spring is finally here!

We were able to move back to the jog and get the same results, and then BM had me do something else horrible and frustrating: picking up my reins. Kind of an integral part of riding, but something else I apparently can't do correctly. I was supposed to keep my shoulders back and down and my hands forward and independent of the rest of my body while shortening my reins.

Yeah, no. My body parts don't move independently of each other and everything wanted to lurch forward in a giant movement. At this point my ass was chafed from sitting the trot for an hour, my right ankle was completely numb and just dangling there uselessly, and my brain was fried. I've since worked on this on my own and found that if I focus on keeping my core hard and still instead of thinking of my shoulders, my middle holds everything in place while my hands get to go about their business on their own.

taking bobby's picture from across a giant field is the key to making him look attractive

In summation, our lesson was this: slow down, relax, bend.


BM is pushing us hard without actually taxing us Bobby physically. My brain feels like goo after each lesson, but once I chill out and have time to process, there are about ten million new things I have under my belt to work on which is a really, really good thing. I'm hoping to get some help with the canter tomorrow as the right lead has gotten...interesting.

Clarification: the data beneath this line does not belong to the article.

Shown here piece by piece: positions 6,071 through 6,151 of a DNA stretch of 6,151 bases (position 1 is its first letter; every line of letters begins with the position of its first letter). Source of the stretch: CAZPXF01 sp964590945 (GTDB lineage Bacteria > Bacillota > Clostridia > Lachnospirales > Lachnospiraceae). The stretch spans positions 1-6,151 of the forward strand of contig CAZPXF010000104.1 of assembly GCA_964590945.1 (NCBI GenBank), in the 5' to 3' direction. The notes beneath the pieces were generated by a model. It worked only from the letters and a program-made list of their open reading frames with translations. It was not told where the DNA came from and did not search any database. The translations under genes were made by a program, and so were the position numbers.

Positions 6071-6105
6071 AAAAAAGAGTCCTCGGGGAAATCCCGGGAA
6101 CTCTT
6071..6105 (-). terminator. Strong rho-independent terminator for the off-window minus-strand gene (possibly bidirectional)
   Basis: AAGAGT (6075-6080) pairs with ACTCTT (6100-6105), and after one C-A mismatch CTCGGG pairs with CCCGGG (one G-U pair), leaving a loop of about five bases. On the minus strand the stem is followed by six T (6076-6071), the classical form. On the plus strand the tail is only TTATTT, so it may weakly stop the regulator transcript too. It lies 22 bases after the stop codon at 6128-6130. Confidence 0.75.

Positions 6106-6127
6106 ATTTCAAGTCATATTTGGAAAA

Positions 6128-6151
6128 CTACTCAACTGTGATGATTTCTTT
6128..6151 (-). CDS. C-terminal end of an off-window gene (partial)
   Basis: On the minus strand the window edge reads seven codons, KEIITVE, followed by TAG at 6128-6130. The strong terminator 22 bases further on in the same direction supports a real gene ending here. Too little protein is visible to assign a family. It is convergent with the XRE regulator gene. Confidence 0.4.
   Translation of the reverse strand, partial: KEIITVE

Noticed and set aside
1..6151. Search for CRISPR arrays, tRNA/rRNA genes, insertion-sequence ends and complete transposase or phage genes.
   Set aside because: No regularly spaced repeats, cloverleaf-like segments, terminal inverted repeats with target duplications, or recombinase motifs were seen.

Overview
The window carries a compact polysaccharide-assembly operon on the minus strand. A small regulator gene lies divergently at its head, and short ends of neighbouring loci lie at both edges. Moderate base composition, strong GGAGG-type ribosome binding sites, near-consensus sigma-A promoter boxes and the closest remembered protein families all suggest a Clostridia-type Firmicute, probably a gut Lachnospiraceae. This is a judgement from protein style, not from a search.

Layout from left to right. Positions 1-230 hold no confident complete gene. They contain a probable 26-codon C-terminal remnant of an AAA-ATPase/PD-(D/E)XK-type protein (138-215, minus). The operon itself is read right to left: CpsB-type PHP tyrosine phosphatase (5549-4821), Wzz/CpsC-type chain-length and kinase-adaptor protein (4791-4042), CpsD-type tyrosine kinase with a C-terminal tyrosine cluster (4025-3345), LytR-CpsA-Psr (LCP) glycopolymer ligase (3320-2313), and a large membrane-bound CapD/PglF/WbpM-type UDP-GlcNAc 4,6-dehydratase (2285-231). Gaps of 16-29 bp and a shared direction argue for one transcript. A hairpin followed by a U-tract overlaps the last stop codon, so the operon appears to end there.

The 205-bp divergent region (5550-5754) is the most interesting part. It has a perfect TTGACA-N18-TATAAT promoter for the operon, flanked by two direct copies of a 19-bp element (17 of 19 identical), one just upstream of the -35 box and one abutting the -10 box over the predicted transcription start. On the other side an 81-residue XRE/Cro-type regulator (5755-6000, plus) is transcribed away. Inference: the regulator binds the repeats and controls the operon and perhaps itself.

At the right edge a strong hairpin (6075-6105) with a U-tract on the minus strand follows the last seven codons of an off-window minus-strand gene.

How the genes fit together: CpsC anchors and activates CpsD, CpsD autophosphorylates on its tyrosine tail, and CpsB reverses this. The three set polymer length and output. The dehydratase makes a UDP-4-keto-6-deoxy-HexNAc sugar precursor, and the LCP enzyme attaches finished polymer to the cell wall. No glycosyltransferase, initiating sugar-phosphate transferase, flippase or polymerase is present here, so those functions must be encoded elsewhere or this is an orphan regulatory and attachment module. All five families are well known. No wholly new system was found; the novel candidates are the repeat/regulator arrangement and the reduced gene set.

1. You know it's a good lesson when your brain feels like goo after haha!

  2. hmmmmm. this sounds an awful lot like my ride on charles last evening. does that mean charles is at bobby's level now?!? schooled to 2nd and working on 3rd???? YAS. (that's how it works, right?)

  3. Hmm, I wonder if he was just too stiff to stretch and relax? That would make everything much much harder

    1. He was stretching great, it was the whole relaxation thing that wasn't, ever. ;)

  4. Brain goo lessons are the best! Tough in the moment but I always end up with so much more to work on after

    1. For sure! As long as my brain isn't goo for other reasons and I can't remember a single thing I've learned ever lol

  5. Sometimes the simplest things are the hardest. Straight is SUPER IMPOSSIBLY HARD right now. Adding in bend just makes my head explode. It's ridiculous and I end up feeling like I can't ride, but that's how progress works, right? ... RIGHT???

  6. The simplest things are sometimes the most frustrating to put into practice lol!

  7. We always fall apart at first when we go back to "basics" like this but it's necessary. Especially for horses who have names that begin with the letter... B 😂

  8. Ugh. Why are trainers so insistent on doing thing the right way? Sheesh.

  9. Ugh that always happens to me that my brain just gets fried and I CANT RIDE.